- Now, let’s get into the concept of this post “creating believable tension”. So, because this show is one of those that deals with conflicts of the moment, the plot goes something like this (from episode one to episode two): The bad brother has kidnapped the three main buddies of the hero and then sold them as slaves to Venezuela. Yeah, I wrote that with a straight face. So, ,they’re being kept in a prison cell in some deeply secret prison in Venezuela. And the bad guys tell the geek girl who was one of the captured, right after wheeling in a large bank sized safe: “You have one hour to open this safe, or I start killing your friends.” So, this geek girl who we just found out has been spending the last two years creating a Farmville app called Wizardville (or something like that) that she needs to crack this safe. In case you didn’t know it, because most of you are not computer programming experts, all computer programming experts are also experts in safe cracking, hacking of complex computer systems, satellite technicians, satellite reprogrammers (it’s just computer code, right?), experts in soil sample technology, aficianados of what type of dirt exists on the planet (including several variations of “dirt”), cell phone hacking, advanced surveillance systems, security camera technology and how to crack it, and so many other areas of technology that I’ve lost count, although advanced number theory is also one of our areas of expertise. So, she cracks the safe, and in it we find what on first glance appears to be advanced computer technology that I suspect just might be a 386 computer, or possibly a Pentium 1 (translation: from about 1989).
So, they have this highly “advanced” computer that she is then told she has one hour to hack or everyone else dies (one an hour). The one thing they forgot to include in the scene was an actual monitor, so as I’m watching this, I’m thinking: “You know, even though I’m a programmer and supposed to know how to hack any computer system on the planet, even I would have a hard time cracking this one without a freaking monitor.” Just saying. But somehow she does, and when the bad guys reappear, a monitor magically appears on the desk that wasn’t in the room a few moments before. So, then we get to watch the start up on the computer as her advanced hacking skills are shown, and we see what looks a little more complicated than “Hello, World” starting on the screen, except they were smart enough to program instead of “Hello, World!” something similar to:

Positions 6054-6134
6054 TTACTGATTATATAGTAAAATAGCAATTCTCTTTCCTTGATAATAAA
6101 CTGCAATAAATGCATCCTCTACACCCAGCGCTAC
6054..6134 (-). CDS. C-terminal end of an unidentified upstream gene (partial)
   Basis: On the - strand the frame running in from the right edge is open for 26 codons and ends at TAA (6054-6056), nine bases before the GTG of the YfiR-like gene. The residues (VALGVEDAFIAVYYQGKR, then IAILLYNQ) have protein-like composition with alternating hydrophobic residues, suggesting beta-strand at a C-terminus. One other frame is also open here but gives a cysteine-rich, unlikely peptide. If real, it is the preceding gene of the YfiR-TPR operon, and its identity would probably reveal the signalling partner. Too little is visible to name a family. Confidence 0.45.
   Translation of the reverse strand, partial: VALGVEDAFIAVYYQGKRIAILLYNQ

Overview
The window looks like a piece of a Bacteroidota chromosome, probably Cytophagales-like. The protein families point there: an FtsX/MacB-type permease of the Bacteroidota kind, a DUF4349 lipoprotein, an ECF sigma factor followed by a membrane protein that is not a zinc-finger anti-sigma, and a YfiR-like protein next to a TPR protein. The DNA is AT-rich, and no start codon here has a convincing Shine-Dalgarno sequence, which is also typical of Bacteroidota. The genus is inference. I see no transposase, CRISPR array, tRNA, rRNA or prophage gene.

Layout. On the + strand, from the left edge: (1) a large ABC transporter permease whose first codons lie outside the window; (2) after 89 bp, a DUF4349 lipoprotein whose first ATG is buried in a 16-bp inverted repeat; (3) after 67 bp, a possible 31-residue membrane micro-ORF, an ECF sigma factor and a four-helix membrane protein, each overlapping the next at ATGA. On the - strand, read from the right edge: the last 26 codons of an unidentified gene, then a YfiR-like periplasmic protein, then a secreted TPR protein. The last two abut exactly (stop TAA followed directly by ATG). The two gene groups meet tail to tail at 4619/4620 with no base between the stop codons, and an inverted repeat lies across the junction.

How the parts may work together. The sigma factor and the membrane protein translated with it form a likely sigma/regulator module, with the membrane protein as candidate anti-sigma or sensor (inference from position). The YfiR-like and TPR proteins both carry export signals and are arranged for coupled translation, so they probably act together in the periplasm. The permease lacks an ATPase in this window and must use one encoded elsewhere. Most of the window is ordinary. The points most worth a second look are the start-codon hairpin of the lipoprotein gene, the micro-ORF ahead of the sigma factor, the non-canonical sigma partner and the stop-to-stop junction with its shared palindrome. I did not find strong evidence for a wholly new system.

/////// dsfljasfdasjf /////// areafigaglahodf
////// =Verifiable Office System ///////////
////// *********************** ///////////
////////// Super Secret CIA Files ////////////
////////// Do Not Release To Anyone Without Top Secret Clearance //////////
Yeah, something like that.
6. The secret code, it turns out, turns off a super spy satellite network that controls a missile defense system that protects the entire USA. We find out we have this system because of a raid on a super secret warehouse, operated by two geeks, a typical geek guy and a super hot, would never date me in a million years, type of woman, who I immediately suspected was a bad guy (and not just because she would never date me in a million years, although that probably helped me to realize I should suspect her). Surprisingly, she was bad, and she was selling the code to, (let’s see…what enemies can we possibly use? The Russians? Naw, they’re so 1990s. Arabic terrorists? No, we always blame them. Spent the last two seasons kind of doing that already. The Chinese? Good choice, but we want to market this series to the largest population market on the planet, so we’re going to pass on that one. Okay, the North Koreans, cause a country that can’t afford to supply its citizens with even dirt for toilet paper would be the obvious one to pay millions of dollars for a computer code to hack the US secret satellite network). Okay, so it’s the North Koreans. And to make it worse, it’s revealed in the same episode that the NK military isn’t building a nuclear weapon but has built tons of them, including missiles that can reach the US, AND they’ve been constantly launching them on an almost daily basis but our super secret shield has been knocking them out of the sky. You’d think Trump would bother to mention this every now and then. Thanks, Obama! Anyway, so because they have the code, they’re going to knock out our defense network and launch everything at California. Why? I’m guessing cause it’s the only place they could find on a map before they wrote this script. But fortunately, as the satellites are knocked out one by one (in a count down that has geek girl saying: “99…73…65…hurry guys…52…40…we’re running out of time!…23…Oh no, I forgot to feed my gold fish…12…7…2! We’re running out of time!” Meanwhile, we’re watching a gun fight and karate battle with the hero guy and Jane Doe facing off against a room full of ninjas (or ninjas on their day off and wearing their lounge clothing), before they knock out the last one, and jump over the table and hit the big button marked “STOP THE NUKES FROM LAUNCHING!!!” Okay, it wasn’t marked that, but it probably should have been.